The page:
Facebook suffers from the “maximum possible fine” for failing to protect users’ personal data

The data regulator for England and Wales, the Information Commissioner’s Office (ICO), announced that it has concluded its investigation into the use of data analytics for political purposes by the social media giant Facebook.

The ICO has fined the ubiquitous online platform a maximum £500,000 fine for serious violations of data protection laws.

In a statement, ICO said it has “considered representation from the company” and has “issued the fine to Facebook” – the maximum permissible under the laws applicable at the time of the incidents.

Rather luckily for Facebook, the breach occurred before the introduction of the General Data Protection Regulation (GDPR), which thankfully protected the scrutinised social platform from even greater fines.

The years between 2007 and 2017 were the focus of the ICO’s review, during which time it has been stated that Facebook has abused and disseminated the personal data of its users to third-party application developers by granting them access without allowing its users to consent to such practice.

The misuse of the aforementioned data was brought to light in December 2015, but Facebook acquiesced and continued to “not do enough” to guarantee that those app developers who retained the personal information had taken satisfactory and remedial action, including deletion.

In total, the ICO found that personal data of at least one million UK users was among “the harvested data” and “consequentially put at risk of further misuse”.

Elizabeth Denham, the UK’s Information Commissioner, commenting on the fine,  said: “Facebook failed to sufficiently protect the privacy of its users before, during and after the unlawful processing of this data. A company of its size and expertise should have known better and it should have done better.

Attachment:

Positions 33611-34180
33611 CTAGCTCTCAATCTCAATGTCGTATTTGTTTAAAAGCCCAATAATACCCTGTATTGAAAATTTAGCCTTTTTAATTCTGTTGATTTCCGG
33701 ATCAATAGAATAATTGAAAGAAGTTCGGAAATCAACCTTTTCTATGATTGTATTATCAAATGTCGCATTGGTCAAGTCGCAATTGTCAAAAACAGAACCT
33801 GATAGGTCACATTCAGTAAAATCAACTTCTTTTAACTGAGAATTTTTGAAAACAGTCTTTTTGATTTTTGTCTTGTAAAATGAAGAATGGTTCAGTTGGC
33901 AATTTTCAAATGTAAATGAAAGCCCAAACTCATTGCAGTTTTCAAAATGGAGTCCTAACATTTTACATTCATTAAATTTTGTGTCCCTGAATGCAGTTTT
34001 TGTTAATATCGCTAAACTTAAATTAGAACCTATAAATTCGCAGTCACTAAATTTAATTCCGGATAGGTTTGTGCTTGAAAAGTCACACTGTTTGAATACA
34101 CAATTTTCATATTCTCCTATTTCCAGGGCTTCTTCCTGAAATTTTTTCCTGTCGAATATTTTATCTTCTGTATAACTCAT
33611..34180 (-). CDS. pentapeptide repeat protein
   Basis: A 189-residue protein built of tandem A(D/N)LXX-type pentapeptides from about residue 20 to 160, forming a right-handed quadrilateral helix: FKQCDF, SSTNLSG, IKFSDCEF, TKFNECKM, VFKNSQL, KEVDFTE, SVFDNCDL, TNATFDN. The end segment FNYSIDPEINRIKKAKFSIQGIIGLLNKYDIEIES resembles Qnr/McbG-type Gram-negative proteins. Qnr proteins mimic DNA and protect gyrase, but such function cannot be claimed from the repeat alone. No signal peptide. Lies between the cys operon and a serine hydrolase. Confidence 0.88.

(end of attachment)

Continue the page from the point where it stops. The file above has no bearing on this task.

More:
“We considered these contraventions to be so serious we imposed the maximum penalty under the previous legislation. The fine would inevitably have been significantly higher under the GDPR. One of our main motivations for taking enforcement action is to drive meaningful change in how organisations handle people’s personal data.”

The GDPR, introduced in May this year, has introduced maximum fines of either 20 million euros or four per cent of company turnover (whichever is the greater). It brings with it much stricter rules and regulations on how personal data can be used and processed.

In order to prevent risk of enforcement action from the ICO, companies should consider and implement a range of GDPR compliance policies in order to ensure compliance with the new law.

For help and advice protecting customer data and addressing potential breaches, please contact our commercial team at Mackrell Turner Garrett: maung.aye@mackrell.com

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Maung Aye
Maung is a partner in our Corporate and Commercial department. He joined Mackrell Turner Garrett following corporate law positions in London and in a leading regional firm in Essex. Maung read European Legal Studies at Lancaster University and the Università degli Studi di Trento and is a fluent Italian speaker.